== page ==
Holocaust Memorial Day: FutureLearn launches Moocs on atrocity

The online learning platform FutureLearn has launched two free courses exploring the history of the Holocaust

January 27, 2015

Source: Shutterstock

Warning sign at Auschwitz concentration camp, Poland

The two-part online programme – “The Holocaust – An Introduction” – has been created by Tel Aviv University, the largest university in Israel, together with Yad Vashem’s International School for Holocaust Studies and its International Institute for Holocaust Research.

The course is part of Tel Aviv University’s new partnership with FutureLearn, the UK social learning platform that offers massive open online courses (Moocs).

Marking International Holocaust Memorial Day on January and the 70th anniversary of the liberation of Auschwitz-Birkenau, the course aims to track the history of the Holocaust, from the growth of Nazi ideology to life in the concentration camps as well as examining the memorial projects undertaken around the world to remember the atrocity.

FutureLearn’s online courses currently reach almost 900,000 learners worldwide and the organisers hope that the new course will increase understanding of the Holocaust for new generations of students.

Mark Lester, global head of education partnerships at FutureLearn, said: “As the world reaches the 70th anniversary of the liberation of the concentration camps and the number of living survivors decreases, it becomes of the utmost importance that the lessons of this turning point in history are kept alive.

“Massive open online courses have emerged as an important means of reaching thousands of learners around the world with the highest quality learning material on a range of topical issues.”

The courses will be delivered by Havi Dreifuss, senior lecturer in Jewish history at Tel Aviv University, and Naama Shik, a leading researcher at Yad Vashem, which serves as the world centre for research, education and commemoration of the Holocaust.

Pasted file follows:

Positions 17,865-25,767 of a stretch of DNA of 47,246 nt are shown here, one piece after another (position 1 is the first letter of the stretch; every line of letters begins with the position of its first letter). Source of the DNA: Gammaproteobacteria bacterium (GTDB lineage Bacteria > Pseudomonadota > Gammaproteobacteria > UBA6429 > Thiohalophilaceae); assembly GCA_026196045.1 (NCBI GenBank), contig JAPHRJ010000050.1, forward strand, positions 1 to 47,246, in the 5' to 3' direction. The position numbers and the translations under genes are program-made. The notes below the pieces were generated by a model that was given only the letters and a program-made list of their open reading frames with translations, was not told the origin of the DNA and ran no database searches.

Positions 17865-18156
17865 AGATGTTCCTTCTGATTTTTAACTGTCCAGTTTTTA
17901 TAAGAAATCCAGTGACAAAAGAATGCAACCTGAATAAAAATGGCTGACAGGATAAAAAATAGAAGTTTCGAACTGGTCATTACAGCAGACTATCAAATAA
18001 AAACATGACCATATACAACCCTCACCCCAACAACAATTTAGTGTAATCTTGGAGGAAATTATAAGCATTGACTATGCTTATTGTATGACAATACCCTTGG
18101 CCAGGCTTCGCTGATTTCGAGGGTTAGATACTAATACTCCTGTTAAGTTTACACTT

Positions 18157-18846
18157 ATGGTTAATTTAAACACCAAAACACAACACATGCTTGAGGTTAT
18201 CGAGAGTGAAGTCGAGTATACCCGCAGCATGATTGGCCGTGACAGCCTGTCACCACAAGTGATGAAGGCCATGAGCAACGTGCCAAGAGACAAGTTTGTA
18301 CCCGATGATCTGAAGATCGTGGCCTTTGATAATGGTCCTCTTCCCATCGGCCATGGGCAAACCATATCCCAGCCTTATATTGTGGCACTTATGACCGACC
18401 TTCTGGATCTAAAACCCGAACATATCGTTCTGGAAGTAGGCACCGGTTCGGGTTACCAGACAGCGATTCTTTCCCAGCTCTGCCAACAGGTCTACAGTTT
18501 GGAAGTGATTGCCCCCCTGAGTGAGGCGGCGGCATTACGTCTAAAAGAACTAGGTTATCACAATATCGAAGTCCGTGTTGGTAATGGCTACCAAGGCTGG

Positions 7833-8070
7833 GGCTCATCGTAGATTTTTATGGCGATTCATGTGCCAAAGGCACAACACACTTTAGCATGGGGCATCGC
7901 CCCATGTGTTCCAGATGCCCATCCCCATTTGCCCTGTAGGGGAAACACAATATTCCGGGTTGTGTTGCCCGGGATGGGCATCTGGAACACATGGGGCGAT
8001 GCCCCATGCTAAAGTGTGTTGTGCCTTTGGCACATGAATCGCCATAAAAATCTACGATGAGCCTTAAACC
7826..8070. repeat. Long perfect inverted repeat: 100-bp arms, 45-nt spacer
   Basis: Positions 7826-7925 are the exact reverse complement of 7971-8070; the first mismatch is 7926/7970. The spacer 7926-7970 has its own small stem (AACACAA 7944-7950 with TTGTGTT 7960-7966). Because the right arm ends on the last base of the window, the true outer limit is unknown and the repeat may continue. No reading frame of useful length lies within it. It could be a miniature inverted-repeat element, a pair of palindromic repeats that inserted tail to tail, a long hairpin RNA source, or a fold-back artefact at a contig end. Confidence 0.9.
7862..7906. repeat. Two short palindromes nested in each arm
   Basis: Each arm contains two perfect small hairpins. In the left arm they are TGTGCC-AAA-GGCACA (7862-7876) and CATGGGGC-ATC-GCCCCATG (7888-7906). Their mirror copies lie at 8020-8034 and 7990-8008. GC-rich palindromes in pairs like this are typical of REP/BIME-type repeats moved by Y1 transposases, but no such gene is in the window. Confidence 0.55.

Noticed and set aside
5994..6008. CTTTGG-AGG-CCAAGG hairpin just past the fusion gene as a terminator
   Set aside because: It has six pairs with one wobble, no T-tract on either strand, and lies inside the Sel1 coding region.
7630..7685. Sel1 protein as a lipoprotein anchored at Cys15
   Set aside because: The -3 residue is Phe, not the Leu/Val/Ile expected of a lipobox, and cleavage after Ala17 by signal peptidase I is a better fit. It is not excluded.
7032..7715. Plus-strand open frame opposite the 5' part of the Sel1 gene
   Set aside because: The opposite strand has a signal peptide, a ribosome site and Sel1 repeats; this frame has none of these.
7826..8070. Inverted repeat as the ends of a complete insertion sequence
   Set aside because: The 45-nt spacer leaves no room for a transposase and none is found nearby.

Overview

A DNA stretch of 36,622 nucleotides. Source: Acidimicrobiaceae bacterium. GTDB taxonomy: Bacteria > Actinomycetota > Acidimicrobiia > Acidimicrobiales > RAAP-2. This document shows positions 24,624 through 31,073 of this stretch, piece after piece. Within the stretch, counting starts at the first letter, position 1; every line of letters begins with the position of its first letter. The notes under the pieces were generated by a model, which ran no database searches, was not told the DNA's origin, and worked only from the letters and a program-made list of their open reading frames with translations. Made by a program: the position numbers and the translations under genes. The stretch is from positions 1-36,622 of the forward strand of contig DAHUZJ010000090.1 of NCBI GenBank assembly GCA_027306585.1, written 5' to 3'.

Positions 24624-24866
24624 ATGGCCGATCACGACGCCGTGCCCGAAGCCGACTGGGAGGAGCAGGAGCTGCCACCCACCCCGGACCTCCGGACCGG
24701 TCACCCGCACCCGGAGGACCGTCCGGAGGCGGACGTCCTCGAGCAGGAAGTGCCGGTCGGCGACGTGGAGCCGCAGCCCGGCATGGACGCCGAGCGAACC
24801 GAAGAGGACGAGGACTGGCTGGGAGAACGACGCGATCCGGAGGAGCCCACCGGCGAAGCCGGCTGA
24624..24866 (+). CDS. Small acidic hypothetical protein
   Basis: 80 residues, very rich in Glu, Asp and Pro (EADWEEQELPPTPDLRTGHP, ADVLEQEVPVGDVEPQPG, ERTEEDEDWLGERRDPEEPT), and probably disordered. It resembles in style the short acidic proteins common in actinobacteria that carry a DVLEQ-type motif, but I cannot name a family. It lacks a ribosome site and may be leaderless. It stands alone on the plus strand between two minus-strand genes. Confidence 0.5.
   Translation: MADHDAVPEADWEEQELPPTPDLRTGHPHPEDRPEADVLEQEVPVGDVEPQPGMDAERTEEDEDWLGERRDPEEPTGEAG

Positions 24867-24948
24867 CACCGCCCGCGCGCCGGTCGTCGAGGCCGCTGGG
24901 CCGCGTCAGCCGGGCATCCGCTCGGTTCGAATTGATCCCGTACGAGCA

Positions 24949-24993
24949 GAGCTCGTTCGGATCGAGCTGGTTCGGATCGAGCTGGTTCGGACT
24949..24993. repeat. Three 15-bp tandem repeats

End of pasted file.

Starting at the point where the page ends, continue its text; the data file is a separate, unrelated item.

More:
Avner Shalev, chairman of Yad Vashem, welcomed the partnership, which he said would bring greater understanding to people around the world of a dark period in human history.

“Over the years, Yad Vashem has made huge efforts to promote Holocaust education and commemoration through research, archival work and education,” said Mr Shalev.

“In order to reach future generations and wide audiences around the globe, Yad Vashem welcomes the cooperation with the partners and the use of technology and modern educational platforms.”

The first of the two free courses is now available to sign up to and the programme begins on 20 April.

You've reached your article limit

Register to continue

Registration is free and only takes a moment. Once registered you can read a total of 3 articles each month, plus:

  • Sign up for the editor's highlights
  • Receive World University Rankings news first
  • Get job alerts, shortlist jobs and save job searches
  • Participate in reader discussions and post comments

Have your say

Log in or register to post comments

Most Commented

Lady Margaret Hall, Oxford will host a homeopathy conference next month

Charity says Lady Margaret Hall, Oxford is ‘naive’ to hire out its premises for event

women leapfrog. Vintage

Robert MacIntosh and Kevin O’Gorman offer advice on climbing the career ladder

Woman pulling blind down over an eye
Liz Morrish reflects on why she chose to tackle the failings of the neoliberal academy from the outside
White cliffs of Dover

From Australia to Singapore, David Matthews and John Elmes weigh the pros and cons of likely destinations

Michael Parkin illustration (9 March 2017)

Cramming study into the shortest possible time will impoverish the student experience and drive an even greater wedge between research-enabled permanent staff and the growing underclass of flexible teaching staff, says Tom Cutterham